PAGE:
“The EJDA guarantees jobs for everybody; it guarantees a living wage, it guarantees affordable housing, free health care, free college and free child care. I’m sure I left out a few things it guarantees, but you get the idea. Almost any freebie or handout you can think of, it’s in the EJDA. Basically, it’s communism, written into the constitution. And believe it or not, they sold it as the best way to fix the economy! The new constitution was going to get us out of the depression, and make life fair for everybody at the same time. With the new constitution, the president could enact the ‘New New Deal’ and get us out of the depression. Fat chance! That’s like taking arsenic to cure a stomach ache.”
“Back up a minute,” said Carson. “How did they ratify these amendments? What does the old constitution say? Don’t they need something like three-quarters of the state legislatures to ratify an amendment?”
“That’s what we thought,” replied Doug, “but they used the backdoor clause. In Article Five, it says new amendments have to be approved by three-fourths of the state legislatures, ‘or by conventions in three fourths thereof.’ That was the fuzzy part, the part nobody could really explain. That became just about the most famous sentence in the old constitution. But what the hell does it mean? Who makes up these state conventions? Who nominates the delegates, what are the rules, and where do they hold them? There’s nothing in Article Five that spells it out. You’d see ten so-called constitutional experts on television, and you’d get ten different explanations. It was all up to the Congress to determine what conventions in three fourths thereof meant. At least according to the Congress it was, and Congress is three-quarters Democrat now.”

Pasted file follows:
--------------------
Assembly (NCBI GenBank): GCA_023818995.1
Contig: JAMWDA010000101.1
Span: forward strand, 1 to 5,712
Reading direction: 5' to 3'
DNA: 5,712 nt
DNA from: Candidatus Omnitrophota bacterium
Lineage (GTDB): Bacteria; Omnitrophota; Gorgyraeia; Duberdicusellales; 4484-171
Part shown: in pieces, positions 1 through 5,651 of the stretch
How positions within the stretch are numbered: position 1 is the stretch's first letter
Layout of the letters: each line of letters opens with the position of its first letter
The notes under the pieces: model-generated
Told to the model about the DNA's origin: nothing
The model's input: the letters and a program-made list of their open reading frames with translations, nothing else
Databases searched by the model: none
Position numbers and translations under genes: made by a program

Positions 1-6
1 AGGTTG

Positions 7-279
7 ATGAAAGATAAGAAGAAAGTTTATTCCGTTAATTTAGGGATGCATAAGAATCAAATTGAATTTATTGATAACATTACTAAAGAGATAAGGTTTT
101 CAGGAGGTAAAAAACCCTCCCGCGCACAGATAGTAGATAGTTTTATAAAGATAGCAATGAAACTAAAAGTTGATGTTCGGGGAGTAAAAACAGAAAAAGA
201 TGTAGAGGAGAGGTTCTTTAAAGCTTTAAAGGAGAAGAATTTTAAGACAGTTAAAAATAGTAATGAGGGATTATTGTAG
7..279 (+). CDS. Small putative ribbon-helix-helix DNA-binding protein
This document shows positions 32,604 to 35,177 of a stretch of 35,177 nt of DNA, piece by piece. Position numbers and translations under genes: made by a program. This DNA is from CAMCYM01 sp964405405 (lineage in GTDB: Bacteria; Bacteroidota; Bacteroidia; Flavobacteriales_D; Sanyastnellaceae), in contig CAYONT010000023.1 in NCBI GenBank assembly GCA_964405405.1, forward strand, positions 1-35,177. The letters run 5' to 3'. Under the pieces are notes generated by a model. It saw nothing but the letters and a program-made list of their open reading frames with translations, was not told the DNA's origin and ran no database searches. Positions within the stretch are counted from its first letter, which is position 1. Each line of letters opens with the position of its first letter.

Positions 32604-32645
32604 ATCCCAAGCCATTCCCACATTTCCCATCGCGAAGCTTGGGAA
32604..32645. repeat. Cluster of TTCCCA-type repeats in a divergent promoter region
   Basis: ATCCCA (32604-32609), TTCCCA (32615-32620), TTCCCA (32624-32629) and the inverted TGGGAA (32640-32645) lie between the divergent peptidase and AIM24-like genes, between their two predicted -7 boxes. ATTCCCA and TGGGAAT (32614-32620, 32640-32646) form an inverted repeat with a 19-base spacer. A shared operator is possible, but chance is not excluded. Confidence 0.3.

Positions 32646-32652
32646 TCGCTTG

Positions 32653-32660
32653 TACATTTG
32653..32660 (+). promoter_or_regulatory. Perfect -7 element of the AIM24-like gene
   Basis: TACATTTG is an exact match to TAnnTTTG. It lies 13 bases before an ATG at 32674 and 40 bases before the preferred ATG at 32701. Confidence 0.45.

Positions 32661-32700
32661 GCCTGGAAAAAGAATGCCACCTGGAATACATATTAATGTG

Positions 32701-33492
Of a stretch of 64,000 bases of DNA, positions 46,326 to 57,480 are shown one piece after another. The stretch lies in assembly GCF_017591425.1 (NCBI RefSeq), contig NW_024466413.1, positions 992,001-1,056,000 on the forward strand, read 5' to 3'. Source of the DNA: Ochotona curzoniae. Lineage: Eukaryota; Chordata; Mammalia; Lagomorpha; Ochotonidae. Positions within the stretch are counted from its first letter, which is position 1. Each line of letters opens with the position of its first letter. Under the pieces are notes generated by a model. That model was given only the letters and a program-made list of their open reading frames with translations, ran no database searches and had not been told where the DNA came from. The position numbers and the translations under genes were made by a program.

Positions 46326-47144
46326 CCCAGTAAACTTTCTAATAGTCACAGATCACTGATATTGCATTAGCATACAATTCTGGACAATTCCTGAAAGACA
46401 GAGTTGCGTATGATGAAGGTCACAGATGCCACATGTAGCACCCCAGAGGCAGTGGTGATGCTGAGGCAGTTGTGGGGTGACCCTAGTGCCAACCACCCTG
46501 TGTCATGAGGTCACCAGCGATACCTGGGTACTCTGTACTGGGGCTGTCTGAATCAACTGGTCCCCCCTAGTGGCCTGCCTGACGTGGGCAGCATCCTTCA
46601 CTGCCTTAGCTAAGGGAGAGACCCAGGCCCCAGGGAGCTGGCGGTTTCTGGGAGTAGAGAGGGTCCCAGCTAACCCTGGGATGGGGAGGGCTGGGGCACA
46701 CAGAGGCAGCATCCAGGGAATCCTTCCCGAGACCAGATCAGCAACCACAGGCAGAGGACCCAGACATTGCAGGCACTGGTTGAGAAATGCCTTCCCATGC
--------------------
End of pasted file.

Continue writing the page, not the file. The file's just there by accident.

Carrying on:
“It sounds crazy,” said Carson disgustedly. “It sounds like something that would happen in Venezuela or Zimbabwe. Making up the rules as they go along.”
“It was crazy, especially because the whole thing started with eight Western states that wanted a states’ rights amendment. It was mostly over coal and gas revenues, and water rights. They wanted to cut back on federal control of their resources, and then they were joined by seven Southern states. That was the original group of fifteen states. But pretty soon lots of blue states jumped on the bandwagon, when they thought they might be able to turn a convention in their direction. Nobody really thought it would actually happen, it seemed so far-fetched–but in less than a year there were thirty-four states calling for a constitutional convention. For six or seven totally different amendments, mind you.
“Nobody saw the train wreck coming. Well, almost nobody–the radical Democrats in Congress saw it. They wanted it–they saw the potential. It was a setup, a scam from day one. A big scam to turn the country hard-core socialist in one big jump. We all know that now. But by the time we figured out what they were up to, it was too late to stop it. Congress had complete control of how to run the convention, and that meant the Democrats. The train had left the station, and it couldn’t be stopped. Then the Poor People’s Party was organized, and the next thing you know, we had Philadelphia. They held these so-called ‘state ratifying conventions’ right there in the big sports arena in Philadelphia, right after the constitutional convention. It was such a joke! That’s why we called it the kangaroo convention.”
“And the Supreme Court didn’t stop it?”